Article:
requests to darcs commands, but on the order of a file system search for 
a human performing a query, for example.)

Assuming that you do critically need/want more historic version 
information cached/saved... Here's something of the possibility spectrum:

* The "pig-in-a-blanket" repository: store a darcs repository inside a 
git (or svn, or whatever) repository. It sounds silly, but its not all 
that different than using some of the "patch queue" tools that 
git/hg/svn users already use... you're just using darcs as a more 
powerful patch queue and git (or whatever) as the fastest, dumb "store 
the state of lots of files at each moment in time that I designate" file 
store that you can find and trust. (Slightly less crazy variations might 
be to take use directly of a distributed block store like S3, HDFS, or 
even a document database...)

* Context-generating pre/posthook: before/after history manipulating 
commands (apply, pull, record, amend-record, ...) something like:

   darcs changes --context > archive.`date %s`.context

   That's the basics you would need to keep track of actual, real-world 
historical states. Although, you'd probably want to compress the context 
files together for more long term storage, or find some more capable 
storage engine. From the generated context files you should be able to 
recreate all of the actual historical states. (Unfortunately it may not 
be as performant or capable as it should be, because context files need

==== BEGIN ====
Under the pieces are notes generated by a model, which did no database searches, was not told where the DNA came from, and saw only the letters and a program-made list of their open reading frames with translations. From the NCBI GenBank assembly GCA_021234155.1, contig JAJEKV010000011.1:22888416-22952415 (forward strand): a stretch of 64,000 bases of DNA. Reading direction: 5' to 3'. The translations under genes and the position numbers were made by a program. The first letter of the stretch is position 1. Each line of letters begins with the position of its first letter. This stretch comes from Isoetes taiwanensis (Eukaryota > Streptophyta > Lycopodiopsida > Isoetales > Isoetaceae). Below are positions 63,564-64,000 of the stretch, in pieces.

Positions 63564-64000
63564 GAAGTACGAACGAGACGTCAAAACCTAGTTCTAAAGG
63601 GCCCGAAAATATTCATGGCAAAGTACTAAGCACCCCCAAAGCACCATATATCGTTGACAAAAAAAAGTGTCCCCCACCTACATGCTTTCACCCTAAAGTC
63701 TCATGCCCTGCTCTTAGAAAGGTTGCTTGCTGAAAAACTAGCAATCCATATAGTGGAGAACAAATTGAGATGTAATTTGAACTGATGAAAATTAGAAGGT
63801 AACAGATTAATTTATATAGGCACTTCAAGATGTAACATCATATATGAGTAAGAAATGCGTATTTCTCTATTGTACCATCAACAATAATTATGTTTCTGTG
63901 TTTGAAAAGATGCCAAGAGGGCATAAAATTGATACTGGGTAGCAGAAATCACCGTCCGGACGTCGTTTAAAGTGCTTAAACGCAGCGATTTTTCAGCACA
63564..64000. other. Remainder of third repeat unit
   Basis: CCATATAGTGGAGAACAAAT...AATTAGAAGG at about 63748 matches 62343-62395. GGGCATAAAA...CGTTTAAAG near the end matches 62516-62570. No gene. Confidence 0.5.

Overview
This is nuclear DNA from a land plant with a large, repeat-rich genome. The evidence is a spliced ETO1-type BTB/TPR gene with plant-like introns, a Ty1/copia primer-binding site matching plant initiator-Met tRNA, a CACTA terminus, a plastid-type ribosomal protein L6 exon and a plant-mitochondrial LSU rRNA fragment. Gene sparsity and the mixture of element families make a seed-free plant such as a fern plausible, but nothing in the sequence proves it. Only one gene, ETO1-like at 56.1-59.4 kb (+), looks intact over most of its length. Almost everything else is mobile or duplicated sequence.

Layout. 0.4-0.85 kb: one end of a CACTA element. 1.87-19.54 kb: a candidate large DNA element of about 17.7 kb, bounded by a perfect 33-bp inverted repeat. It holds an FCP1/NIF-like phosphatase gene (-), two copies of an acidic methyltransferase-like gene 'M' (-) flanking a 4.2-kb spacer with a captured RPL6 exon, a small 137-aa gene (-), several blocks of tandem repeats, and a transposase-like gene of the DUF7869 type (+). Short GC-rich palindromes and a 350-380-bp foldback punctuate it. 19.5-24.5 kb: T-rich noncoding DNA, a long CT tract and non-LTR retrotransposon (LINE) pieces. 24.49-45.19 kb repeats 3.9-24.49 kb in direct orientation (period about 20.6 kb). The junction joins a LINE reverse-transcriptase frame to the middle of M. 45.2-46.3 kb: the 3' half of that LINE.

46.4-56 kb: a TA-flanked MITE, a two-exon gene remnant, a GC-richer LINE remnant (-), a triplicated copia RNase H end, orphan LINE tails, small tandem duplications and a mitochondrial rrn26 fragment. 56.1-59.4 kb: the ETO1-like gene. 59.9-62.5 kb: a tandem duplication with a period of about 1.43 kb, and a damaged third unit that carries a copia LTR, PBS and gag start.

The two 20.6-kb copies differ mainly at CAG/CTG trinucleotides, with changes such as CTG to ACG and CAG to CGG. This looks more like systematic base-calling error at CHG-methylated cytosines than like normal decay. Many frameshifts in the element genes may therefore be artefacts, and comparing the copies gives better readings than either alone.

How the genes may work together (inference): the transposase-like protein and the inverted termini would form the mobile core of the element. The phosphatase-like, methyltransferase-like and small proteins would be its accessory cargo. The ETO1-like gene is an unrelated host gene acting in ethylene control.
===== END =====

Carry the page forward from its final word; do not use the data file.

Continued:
a bit of love...)

* In-repo branching: There's a long thread on the subject, but the 
basics are that the hashed-storage backend could easily store more than 
one inventory/pristine state in the same repository. Theoretically you 
could build a third-party tool to handle multiple "root pointers" and 
then "hold onto" root pointers for historic versions so that those files 
don't get garbage collected. (This is sort of an inversion of the 
"pig-in-the-blanket" idea: use darcs' own current data storage backend 
(hashed-storage), but encourage it/tune it to store more than darcs 
alone does.)

* Propose a useful interaction pattern for darcs optionally to track 
such things itself and help it get implemented. Certainly, the toughest 
path, but it may be possible for someone to come up with a good plan of 
attack that darcs could implement directly.


That's how you might go about doing it... I personally don't see a need 
for it. I think there are more interesting tools that solve similar 
problems that could be improved first: better/stronger interactive file 
annotation/blame tools; better/stronger darcs trackdown; tools that 
maybe we don't even have names for today. I think it does come down to a 
matter of different lifestyles for different DVCS tools: darcs' "bag" of 
patches != git's DAG of file states.

In most of my development workflow, when I care about historical states, 
I care about 1) tag file states, and 2) individual patch deltas... 
historical integration states in between the two are much less common 
for me to seek out. Both (1) and (2) are easy enough to get from 
darcs... But that's just my approach and I appreciate that other 
developers will disagree on this.

Hopefully some of the above is useful,

--
--Max Battcher--
http://worldmaker.net